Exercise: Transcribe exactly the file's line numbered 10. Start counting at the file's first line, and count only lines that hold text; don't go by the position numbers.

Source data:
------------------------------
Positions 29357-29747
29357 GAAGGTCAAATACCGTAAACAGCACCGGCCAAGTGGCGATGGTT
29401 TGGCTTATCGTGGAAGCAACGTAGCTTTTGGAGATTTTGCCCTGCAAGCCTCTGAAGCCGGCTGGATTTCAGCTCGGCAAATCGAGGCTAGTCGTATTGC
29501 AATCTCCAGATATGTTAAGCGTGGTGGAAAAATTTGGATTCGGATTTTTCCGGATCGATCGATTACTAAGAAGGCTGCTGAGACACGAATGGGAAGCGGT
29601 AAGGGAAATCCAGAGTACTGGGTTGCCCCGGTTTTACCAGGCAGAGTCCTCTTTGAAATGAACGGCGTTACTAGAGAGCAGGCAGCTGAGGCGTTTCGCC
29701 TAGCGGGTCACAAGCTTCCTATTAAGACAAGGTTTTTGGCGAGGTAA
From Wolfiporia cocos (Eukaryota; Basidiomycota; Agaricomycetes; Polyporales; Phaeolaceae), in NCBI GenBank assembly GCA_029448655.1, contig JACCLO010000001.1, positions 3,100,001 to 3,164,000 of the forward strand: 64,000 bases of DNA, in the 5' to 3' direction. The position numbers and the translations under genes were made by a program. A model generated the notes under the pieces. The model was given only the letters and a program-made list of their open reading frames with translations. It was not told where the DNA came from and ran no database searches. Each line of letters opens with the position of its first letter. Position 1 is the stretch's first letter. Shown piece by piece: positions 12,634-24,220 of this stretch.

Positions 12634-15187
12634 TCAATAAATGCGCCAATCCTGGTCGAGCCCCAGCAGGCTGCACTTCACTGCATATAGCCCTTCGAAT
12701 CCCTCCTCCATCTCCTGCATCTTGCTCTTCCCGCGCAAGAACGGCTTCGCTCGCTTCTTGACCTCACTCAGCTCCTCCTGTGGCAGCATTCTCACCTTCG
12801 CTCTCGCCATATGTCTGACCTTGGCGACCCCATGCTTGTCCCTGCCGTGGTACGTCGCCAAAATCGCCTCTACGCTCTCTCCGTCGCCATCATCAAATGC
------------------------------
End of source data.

12701 CCCTCCTCCATCTCCTGCATCTTGCTCTTCCCGCGCAAGAACGGCTTCGCTCGCTTCTTGACCTCACTCAGCTCCTCCTGTGGCAGCATTCTCACCTTCG